Speculative fiction writer, translator, and editor

by S. Qiouyi Lu

I’ve often been asked how to diversify submissions piles as an editor—in fact, the first time I spoke about the topic to the industry was probably “‘Women and Trans/Non-binary people’: The Pitfalls of Haphazard Gender Inclusion” at WisCon 40 in May 2016, which I was delighted to find a transcript of.

I’ve been asked the question again, this time about people of color, rather than trans and nonbinary people. I thought I’d share my email replies to the public, with the caveat that this response was specifically about race, though the conclusions can be generalized across other marginalizations.

“How do I diversify my submissions?”

This is a pretty complex question that doesn’t have a simple answer. The hardest part is going to be introspecting on your own tastes and decisions as an editor. Many times, people of color get rejections with comments like “I didn’t connect with the story.” But often, the lack of connection is the editor’s problem—if you’re not well-read across multiple genres, voices, groups of people, the unfamiliar is going to bounce off of you.

So, really, the first step is to diversify your reading. Not just within the genre, but outside of it as well. Nonfiction, poetry, blogs, fiction, all of it offers various perspectives that can help broaden your own. Some names will start to become familiar, and those could be the ones you solicit directly. Of course, it’s not a quick solution, because the problem is a long-term one.

Special calls for POC and indigenous writers can help you diversify, but, in the end, I find a lot of those initiatives to be tokenizing. I prefer magazines that make a continuous effort to diversify, such as Strange Horizons. If you have staff, making sure that people of color and indigenous people are in leadership positions does a lot to open doors for people.

My own rule of thumb when I’m going through submissions and narrowing down my final selections is whether the submission brings something different to the table. Race is never the deciding factor, but if I’m comparing two beautifully written pieces on similar themes and topics, I would prefer to publish the one that has a more underrepresented perspective.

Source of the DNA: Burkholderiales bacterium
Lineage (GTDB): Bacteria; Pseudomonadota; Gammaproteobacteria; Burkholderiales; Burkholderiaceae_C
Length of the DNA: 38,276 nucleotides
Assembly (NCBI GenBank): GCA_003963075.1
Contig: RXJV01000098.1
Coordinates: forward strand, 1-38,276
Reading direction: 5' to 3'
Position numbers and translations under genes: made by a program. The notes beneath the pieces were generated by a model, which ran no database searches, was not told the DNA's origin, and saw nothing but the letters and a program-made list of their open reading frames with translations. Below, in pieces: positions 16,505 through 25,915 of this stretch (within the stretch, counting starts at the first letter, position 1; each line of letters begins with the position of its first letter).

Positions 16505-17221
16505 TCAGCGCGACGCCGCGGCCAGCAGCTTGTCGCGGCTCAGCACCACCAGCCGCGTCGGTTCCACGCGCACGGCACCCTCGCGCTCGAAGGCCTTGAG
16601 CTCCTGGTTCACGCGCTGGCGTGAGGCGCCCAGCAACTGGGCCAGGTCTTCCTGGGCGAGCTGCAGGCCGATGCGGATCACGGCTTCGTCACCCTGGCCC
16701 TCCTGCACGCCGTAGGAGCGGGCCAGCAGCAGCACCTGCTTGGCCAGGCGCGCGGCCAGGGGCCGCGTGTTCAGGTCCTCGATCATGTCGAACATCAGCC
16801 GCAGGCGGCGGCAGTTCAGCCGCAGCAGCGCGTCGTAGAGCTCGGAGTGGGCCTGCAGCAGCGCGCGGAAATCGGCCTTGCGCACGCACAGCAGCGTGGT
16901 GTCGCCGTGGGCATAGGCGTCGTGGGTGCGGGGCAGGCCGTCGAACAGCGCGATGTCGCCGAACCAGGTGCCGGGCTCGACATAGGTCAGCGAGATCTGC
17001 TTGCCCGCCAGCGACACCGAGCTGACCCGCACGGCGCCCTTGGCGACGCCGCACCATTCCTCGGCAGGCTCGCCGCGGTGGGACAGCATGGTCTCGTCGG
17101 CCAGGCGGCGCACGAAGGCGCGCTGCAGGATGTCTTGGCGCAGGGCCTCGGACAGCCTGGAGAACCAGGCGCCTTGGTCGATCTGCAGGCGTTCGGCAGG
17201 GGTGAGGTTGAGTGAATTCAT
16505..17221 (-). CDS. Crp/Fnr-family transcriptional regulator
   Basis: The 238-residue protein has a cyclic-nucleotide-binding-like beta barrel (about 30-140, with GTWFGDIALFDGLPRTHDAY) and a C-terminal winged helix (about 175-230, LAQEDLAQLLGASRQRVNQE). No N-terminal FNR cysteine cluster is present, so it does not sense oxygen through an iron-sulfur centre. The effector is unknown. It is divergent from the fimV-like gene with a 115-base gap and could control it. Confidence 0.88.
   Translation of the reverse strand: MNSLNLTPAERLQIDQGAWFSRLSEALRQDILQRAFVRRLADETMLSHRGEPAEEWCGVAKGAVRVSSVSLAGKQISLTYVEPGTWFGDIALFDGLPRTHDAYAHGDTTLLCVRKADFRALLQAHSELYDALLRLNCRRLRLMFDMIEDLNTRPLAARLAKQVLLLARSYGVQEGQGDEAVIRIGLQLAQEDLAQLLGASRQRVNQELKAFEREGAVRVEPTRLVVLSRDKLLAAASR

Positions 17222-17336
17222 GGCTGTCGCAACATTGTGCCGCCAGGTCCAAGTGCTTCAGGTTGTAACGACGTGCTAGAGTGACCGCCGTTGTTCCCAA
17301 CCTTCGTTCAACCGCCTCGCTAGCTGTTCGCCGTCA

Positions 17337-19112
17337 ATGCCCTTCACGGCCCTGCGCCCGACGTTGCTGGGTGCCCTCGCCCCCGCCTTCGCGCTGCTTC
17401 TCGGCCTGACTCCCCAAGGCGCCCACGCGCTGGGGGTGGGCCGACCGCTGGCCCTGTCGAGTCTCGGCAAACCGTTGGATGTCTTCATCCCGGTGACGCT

[R]eading widely, including tweets, is so important because I often find that if editors don’t do that work and put out a call for marginalized voices, they often end up (1) repeating the same few familiar names, (2) only choosing work that minimally challenges the status quo, and/or (2) alienating people with ignorant responses. That is, if you open a call to POC but don’t know what common pitfalls are, you can end up repeating them and harming your reputation in the process.

Tweets are also very helpful to read because they provide a picture of what (the more vocal parts of) fandom cares about. Twitter can be a negative space even for the people who like it, though, so if that’s not a feed you care to navigate, you can see what essays are being published at places like Tor.com, Strange Horizons, Uncanny; there are a lot of venues that actively highlight differing perspectives to create a conversation around speculative fiction, rather than repeat the same messages.

Twitter excels, though, at giving you a much more live picture of the genre. Essays are still important in that they give you a look into long-term conversations, but publication timelines are too long for them to provide a good look into rapidly changing discourse.

For example, many companies and publications made Black Lives Matter statements at the peak of the George Floyd protests, but they have since gone back to “business as usual,” leaving many Black writers frustrated that the outpouring of support they got has since died down. The point of witnessing the conversation, though, isn’t for me to interject as an editor with “actually” or “not me!” Instead, I try to show I’m listening by posting directly to the Arsenika Twitter with a statement reaffirming support for Black writers and reminding people that my upcoming submissions window is a space that centers those voices. That gets the message across more than me replying as an individual.

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